The main issue you have in Liguria in general and in Cinque Terre in particular is parking: if you come here by car, you will be hard pressed to find a parking spot pretty much any time of the year and the risk of spending the whole day in the car looking for one is very high!
If you do decide to come by car anyway or you have no option due to rental constraints, a good option is to leave the car in Levanto.
Here you have several parking options including some convenient to the train station: come early for a chance to get a reasonable chance of getting a spot.
Cinque terre with kids in one day: how much can you see
Because of the short distances between the towns and the good train connections, you can easily see all of the Cinque Terre towns in one day.
The best way to do so is to start from the farthest place from your accommodation and work your way back to your base stopping at each train station for a wander.
Cinque Terre towns: what to expect in each town
The 5 villages of Cinque Terre may all seem similar when you look at photos in the area but they all have distinctive traits that make them worth an individual stop.
Monterosso is the biggest of the 5 villages and the most popular with families visiting Cinque Terre for several reasons. Unlike other towns. Monterosso has a nice sandy beach for kids to play and swim, it is reasonably flat and has a wondeful playground!
For these reasons, Monterosso is the best place to stay in Cinque Terre with kids overnight.
Vernazza is probably the most scenic of all Cinque Terre villages and the one you see in photos depicting colorful houses perched on top of a small harbor.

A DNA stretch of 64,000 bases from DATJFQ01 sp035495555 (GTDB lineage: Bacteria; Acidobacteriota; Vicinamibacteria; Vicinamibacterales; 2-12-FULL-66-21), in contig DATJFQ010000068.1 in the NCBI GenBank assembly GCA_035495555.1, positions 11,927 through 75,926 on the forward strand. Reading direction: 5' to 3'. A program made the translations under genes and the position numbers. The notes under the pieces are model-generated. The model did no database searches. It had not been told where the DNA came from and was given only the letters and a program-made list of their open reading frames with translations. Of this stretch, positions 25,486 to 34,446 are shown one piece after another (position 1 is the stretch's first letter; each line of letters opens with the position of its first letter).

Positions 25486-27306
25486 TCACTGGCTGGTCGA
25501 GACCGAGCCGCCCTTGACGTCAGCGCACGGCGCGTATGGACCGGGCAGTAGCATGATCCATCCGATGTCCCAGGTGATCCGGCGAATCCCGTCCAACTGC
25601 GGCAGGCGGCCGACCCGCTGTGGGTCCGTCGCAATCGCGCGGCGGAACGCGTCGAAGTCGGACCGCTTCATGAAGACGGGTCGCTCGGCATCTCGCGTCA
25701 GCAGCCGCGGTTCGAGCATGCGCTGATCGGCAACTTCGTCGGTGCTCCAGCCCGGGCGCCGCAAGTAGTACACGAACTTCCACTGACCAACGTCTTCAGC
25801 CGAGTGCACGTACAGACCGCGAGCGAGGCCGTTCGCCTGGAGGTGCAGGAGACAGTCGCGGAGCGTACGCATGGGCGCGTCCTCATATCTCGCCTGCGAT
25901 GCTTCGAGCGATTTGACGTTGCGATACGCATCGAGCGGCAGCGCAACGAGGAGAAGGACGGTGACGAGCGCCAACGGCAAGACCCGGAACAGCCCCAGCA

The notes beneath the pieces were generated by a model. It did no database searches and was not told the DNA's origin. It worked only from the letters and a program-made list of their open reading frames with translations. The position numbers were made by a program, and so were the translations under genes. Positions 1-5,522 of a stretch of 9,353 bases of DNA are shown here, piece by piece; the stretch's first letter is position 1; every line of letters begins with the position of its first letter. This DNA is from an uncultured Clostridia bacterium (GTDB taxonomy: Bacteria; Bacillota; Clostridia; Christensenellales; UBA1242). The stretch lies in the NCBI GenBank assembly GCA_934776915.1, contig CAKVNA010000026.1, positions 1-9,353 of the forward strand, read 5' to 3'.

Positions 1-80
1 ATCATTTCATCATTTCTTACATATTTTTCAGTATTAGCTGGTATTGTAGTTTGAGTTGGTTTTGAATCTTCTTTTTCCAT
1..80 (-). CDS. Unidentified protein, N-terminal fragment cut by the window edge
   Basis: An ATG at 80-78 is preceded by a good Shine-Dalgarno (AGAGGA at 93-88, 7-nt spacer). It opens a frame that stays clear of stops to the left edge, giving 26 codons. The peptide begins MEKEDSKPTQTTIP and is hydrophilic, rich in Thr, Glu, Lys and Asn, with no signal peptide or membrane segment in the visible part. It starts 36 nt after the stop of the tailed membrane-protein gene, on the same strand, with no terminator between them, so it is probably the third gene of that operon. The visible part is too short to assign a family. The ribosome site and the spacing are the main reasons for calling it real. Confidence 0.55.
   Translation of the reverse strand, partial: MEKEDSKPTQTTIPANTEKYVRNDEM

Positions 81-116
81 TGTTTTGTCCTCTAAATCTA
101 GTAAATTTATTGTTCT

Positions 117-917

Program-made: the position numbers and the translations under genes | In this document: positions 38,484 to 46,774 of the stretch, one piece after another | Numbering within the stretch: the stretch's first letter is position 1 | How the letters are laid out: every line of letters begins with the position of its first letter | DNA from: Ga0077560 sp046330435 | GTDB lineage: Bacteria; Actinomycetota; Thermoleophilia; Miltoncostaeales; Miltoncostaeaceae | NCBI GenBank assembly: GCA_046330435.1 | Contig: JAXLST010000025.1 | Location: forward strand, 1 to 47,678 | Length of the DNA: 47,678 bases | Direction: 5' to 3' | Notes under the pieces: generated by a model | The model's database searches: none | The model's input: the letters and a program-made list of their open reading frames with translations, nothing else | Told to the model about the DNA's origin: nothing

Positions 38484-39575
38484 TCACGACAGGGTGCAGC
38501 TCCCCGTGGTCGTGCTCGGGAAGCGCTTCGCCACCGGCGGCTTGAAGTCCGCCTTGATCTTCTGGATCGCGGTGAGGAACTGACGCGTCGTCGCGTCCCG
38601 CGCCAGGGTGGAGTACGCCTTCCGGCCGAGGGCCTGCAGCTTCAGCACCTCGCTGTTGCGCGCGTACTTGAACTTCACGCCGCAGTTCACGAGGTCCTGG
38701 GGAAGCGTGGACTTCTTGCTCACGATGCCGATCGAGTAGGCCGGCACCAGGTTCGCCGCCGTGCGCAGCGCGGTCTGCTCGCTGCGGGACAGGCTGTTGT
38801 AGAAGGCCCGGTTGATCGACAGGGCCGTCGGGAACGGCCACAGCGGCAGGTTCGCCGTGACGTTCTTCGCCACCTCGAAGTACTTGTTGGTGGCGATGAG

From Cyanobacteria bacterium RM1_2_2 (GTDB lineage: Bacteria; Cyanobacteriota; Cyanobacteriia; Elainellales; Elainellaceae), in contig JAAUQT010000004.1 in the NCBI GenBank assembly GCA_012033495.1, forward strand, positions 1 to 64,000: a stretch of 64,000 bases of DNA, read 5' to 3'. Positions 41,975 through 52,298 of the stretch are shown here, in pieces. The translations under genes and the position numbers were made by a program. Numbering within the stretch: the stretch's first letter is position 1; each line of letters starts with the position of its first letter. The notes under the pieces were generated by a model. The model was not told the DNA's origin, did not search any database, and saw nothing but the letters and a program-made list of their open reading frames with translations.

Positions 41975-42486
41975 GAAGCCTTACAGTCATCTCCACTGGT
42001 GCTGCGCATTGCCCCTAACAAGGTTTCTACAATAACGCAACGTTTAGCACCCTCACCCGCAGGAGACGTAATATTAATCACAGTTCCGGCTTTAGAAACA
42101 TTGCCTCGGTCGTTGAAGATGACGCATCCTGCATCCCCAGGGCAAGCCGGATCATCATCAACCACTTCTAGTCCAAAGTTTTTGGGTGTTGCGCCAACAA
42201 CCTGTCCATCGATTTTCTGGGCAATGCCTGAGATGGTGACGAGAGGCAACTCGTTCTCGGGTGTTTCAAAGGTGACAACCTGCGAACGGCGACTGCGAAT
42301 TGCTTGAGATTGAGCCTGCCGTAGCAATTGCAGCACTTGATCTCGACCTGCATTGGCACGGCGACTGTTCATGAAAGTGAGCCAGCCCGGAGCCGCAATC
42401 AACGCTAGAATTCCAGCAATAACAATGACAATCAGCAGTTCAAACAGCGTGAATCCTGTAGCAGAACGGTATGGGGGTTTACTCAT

Vernazza is gorgeous and a must see but it hasn’t god much for families as such: the best thing to do here is to watch the boats and have a snack, while the adults take an endless number of photos!
At he time of writing, there is no playground in Vernazza.
Corniglia is the only town out of the five not to be on the sea.
It is perched inland and if you want to get from it to the sea, you need to go down (and then back up) 400 steps!
Corniglia is wonderful and has maintained its authenticity more than other towns in Cinque Terre but is probably the least kid friendly of all Cinque Terre due to the difficulty of access especially if traveling with a toddler or with a stroller.
Manarola is a wonderful child friendly location in Cinque Terre stealing the heart of adults with incredible views over the Mediterranean sea and the hearts of children thanks to its beautiful playground!
This is one of the best and newest in the area and is likely to stay as a highlight for children: this is the type of place that shows Cinque Terre are for kids after all!
Lats but not least, lovely Riomaggiore. This town is famous for its wonderful church and stunning views and is a good one for a play- stop for families thanks to its small playground.
The best place to stay in Cinque Terre with kids
Overall, and taking into account accessibility and services, I believe the best places to be in Cinque Terre with kids is Monterosso.